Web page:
When the Washington Nationals optioned Tyler Moore to Triple-A Syracuse on June 9, they did it to give the first baseman/outfielder consistent at-bats and allow him to regain his comfort at the plate. With right-hander Dan Haren going to the disabled list, and after just 45 minor league at-bats, the team decided he was ready to return on Tuesday.
“(He’s) another bat that I can use in the outfield with a little more pop,” manager Davey Johnson said. “Where we’re situated right now, the more bodies I can get the better. With a couple of pretty good left-handers coming up he’ll get some at-bats up here.”
From the sound of it, Moore is not just here to fill a roster spot until the team needs to call up a pitcher to start on Saturday in Haren’s place. Asked if Moore would be here for a lengthier stay, Johnson simply said “yeah.”
Chris Marrero and Moore create some redundancy behind first baseman Adam LaRoche on the roster, but Moore’s ability to play the outfield allows him a bit more value and versatility as a right-handed bat off the bench than Marrero, who is exclusively a first baseman.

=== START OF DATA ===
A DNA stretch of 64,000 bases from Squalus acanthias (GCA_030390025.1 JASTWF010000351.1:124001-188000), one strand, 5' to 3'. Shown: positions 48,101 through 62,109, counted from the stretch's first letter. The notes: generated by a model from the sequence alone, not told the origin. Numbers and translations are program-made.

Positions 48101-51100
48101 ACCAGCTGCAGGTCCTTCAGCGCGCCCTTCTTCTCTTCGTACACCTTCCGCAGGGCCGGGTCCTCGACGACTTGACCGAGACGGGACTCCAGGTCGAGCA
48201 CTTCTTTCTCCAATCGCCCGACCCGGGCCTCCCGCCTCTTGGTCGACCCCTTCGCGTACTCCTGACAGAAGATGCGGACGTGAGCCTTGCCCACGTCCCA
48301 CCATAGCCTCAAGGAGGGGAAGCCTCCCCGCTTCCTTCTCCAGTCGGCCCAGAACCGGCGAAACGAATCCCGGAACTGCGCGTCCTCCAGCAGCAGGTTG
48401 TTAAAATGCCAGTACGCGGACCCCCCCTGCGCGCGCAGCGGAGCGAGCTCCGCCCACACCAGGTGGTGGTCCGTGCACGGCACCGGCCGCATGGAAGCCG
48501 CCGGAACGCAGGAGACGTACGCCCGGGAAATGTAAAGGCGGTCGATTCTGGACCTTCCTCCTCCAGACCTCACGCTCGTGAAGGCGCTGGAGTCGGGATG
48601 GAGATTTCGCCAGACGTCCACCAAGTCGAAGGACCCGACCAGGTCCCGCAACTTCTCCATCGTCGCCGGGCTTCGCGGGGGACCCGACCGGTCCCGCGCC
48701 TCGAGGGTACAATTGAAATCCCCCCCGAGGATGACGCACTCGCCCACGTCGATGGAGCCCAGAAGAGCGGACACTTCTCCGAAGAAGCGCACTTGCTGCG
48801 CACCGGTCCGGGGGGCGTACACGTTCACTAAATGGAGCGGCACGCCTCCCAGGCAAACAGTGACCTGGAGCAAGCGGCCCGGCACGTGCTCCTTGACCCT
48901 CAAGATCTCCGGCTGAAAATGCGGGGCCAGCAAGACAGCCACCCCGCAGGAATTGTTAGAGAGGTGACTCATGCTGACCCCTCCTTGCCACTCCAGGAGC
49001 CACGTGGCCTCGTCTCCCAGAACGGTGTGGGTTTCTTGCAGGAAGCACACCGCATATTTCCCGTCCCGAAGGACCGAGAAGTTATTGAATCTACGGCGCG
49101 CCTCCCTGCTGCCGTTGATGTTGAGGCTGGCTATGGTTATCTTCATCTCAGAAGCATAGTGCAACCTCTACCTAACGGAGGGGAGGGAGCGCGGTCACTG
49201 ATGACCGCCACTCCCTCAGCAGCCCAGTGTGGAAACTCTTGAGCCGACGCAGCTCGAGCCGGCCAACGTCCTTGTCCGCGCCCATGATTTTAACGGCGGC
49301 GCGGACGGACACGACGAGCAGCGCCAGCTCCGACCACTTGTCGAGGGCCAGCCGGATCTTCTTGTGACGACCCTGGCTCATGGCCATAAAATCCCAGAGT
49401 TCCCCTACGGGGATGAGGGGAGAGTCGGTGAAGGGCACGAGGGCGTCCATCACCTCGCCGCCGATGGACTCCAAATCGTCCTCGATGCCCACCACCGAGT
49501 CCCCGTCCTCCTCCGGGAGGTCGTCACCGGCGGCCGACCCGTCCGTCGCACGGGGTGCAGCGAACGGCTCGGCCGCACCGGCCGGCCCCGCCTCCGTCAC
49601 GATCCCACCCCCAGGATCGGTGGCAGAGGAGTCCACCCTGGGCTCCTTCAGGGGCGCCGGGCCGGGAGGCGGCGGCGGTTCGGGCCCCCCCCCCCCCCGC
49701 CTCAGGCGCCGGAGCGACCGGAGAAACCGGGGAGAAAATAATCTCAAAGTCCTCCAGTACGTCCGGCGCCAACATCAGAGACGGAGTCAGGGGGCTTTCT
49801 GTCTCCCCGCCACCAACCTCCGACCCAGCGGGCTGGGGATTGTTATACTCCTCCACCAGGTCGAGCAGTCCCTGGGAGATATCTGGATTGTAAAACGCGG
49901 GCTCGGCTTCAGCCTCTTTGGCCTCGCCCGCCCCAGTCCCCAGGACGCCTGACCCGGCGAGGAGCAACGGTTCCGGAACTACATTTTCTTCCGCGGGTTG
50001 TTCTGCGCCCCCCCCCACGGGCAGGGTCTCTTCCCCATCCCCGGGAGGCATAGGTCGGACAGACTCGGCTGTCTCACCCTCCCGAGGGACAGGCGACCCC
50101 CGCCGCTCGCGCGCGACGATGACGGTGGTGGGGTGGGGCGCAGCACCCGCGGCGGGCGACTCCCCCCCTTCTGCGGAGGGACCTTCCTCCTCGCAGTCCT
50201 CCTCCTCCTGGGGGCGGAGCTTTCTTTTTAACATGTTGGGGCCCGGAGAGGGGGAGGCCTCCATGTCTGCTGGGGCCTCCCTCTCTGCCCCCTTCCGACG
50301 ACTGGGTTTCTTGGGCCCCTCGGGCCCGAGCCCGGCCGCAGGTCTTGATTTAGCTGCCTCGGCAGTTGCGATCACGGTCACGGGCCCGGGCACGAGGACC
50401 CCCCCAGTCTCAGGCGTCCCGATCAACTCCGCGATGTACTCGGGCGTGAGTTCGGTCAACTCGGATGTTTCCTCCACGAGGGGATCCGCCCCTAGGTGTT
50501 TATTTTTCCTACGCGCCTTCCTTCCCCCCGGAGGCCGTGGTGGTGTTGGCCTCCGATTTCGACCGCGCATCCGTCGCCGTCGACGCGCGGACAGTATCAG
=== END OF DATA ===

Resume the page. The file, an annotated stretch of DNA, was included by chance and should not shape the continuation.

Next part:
The Nationals will have a few roster moves to make the coming days, as aside from adding a starter for Saturday they’ll also likely be activating Bryce Harper from the disabled list next week.
But they view Moore as a key piece of their team this season, and their hope is he will help boost their offense.
Moore said he felt “like baseball was fun again,” when he was able to get regular at-bats in the minor leagues and take some of the pressure off himself that a slow start had left him carrying on his shoulders.
“(It was just nice to have) the feeling of competing with the pitcher on the mound, instead of getting so caught up in my own head at the plate,” Moore said. “This game is crazy. It’ll make you think crazy things on what he’s trying to do instead of what you’re trying to do.
“(I) just want to get back to playing baseball and I’m just so blessed to get back up here. I don’t want to take it for granted.”
Moore hit .178 in Triple-A with two doubles, two homers and five walks. In his first big league stint he hit .158/.206/.274.
“I feel good at the plate,” he said. “I went down to Triple-A and had some consecutive at-bats. I know my average wasn’t great, but I squared some balls up, had a bunch of walks and felt like I was staying in the strike zone a little bit more.”